Satellite internet is not a threat to telecom service providers!
After an unbelievable and historical launch of the first private starship Crew Dragon by Elon Musk and Co, almost all (if not all) of his products and campaigns are perceived as extraordinarily successful and financially profitable. Anticipated Starlink’s internet technology is not an exception. Bug if in case of spacebands rocket ships and aircrafts we understand that we will partially occupy market with still a majority of such flights initiated by governments, then in some other spheres it’s quite questionable whether other players (other than Musk’s companies) are not going to become odd and lose their commercial attractiveness. This has probably become a dominant nightmare for vehicle manufacturers, energy services providers and telecom operators. The good sign here is, however, that the founder himself is said to not be looking for financial dominance but boosting new products’’ creation and markets’ development, therefore, revealing all the Research and Development complex’s results to be used by any other players.
Some fears regarding competition for telecom services are being discussed for a long time but it seems now that a logical conclusion is reached: Starlink’s satellite internet won’t step on telcos’ toes. The project of low Earth orbit satellites recently proposed by Elon is going to be executed but there’s no threat for network operators. These words by Musk were seen as a deep relieve after a long period of attempts to get adjusted since an official announcement in the middle of last year. The process of launching LEO satellites into orbit was initiated in order to create a constellation to deliver internet connectivity. The final goal is to have more than 12,000 satellites. The access to the services will be reached through special terminals purchased from SpaceX itself.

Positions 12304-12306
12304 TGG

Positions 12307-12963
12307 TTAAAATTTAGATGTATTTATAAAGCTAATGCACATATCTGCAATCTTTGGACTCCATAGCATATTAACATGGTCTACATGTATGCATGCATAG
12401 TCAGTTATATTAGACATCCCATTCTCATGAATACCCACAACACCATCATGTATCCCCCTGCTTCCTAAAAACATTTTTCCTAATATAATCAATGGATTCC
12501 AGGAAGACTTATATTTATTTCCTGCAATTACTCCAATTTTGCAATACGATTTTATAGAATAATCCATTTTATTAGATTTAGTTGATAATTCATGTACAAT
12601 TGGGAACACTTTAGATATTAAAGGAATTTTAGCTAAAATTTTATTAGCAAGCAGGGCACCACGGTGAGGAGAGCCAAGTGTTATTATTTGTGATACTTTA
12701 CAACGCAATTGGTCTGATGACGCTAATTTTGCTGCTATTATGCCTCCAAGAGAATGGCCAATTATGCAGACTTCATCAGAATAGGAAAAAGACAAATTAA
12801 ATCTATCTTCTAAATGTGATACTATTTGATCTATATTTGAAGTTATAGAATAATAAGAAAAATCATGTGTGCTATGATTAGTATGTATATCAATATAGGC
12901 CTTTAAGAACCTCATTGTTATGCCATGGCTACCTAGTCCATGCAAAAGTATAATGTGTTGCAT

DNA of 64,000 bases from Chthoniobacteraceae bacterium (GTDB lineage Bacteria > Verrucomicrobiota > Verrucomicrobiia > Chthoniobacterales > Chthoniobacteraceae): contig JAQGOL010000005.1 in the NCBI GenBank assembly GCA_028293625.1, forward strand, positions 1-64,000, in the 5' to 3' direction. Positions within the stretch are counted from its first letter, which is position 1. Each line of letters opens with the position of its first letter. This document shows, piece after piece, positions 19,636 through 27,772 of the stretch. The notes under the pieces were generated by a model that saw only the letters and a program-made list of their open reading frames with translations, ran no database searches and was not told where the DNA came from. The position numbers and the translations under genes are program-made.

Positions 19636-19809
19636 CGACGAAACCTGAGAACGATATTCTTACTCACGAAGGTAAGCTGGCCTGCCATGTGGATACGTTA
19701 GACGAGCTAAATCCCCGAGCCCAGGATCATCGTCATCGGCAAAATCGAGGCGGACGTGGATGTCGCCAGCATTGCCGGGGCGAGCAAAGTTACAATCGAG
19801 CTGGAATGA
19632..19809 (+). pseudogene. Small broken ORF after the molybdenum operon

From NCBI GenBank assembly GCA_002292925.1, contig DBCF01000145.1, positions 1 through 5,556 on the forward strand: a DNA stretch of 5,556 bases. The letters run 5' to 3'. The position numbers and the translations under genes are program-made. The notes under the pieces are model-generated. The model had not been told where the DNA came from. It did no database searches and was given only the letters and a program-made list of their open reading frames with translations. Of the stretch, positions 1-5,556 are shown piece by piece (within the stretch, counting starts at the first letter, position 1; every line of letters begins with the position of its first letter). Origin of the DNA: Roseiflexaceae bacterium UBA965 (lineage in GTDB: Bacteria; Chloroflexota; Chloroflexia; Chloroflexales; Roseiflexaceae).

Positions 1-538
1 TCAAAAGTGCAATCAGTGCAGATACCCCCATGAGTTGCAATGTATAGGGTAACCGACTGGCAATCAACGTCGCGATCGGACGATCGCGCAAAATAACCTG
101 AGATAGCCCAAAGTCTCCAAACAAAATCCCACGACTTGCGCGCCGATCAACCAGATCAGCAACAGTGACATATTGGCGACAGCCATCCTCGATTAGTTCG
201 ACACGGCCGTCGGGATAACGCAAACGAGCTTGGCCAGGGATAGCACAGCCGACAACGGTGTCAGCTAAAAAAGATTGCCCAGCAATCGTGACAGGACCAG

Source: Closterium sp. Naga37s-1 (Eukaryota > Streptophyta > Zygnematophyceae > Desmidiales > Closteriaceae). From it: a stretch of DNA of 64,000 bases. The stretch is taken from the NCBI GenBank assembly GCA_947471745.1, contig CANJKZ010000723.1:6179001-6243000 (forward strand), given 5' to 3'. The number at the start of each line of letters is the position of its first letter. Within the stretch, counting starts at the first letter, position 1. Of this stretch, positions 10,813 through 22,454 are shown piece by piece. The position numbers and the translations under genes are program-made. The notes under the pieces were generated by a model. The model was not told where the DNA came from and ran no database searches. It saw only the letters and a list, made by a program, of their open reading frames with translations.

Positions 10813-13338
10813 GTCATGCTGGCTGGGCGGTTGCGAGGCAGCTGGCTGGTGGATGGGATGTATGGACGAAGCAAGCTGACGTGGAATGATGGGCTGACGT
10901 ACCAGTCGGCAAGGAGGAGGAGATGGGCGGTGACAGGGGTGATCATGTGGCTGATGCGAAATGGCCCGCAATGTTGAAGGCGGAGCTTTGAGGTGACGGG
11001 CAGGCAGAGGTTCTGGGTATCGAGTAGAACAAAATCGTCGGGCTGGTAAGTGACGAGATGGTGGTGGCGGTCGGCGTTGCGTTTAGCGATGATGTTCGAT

On the surface, this really seems to be a big concern for telco industry: wide coverage, comparatively lower distance from the surface (550 km), promised speed of 10 gigabits per second, overall capacity of 1 terabit per second. But, it’s crucially to mention here that the way Elon Mask sees it – as a tool for helping telecom industry to handle hard-to-reach customers with some special broadband services. So, with this “supporting” role for current services and aiming at reaching ones that could not be covered by ordinary cell towers, copper or fiber – the whole system is seen in a totally different way and not considered to be a threat for the existing telecom services. No doubt, the rules for the industry will be changed, as well as we can anticipate new challenges in terms of market competition and regulation by authorities. But so far we can hope that will see more affordable and available solutions for everyone of the foreseeable future.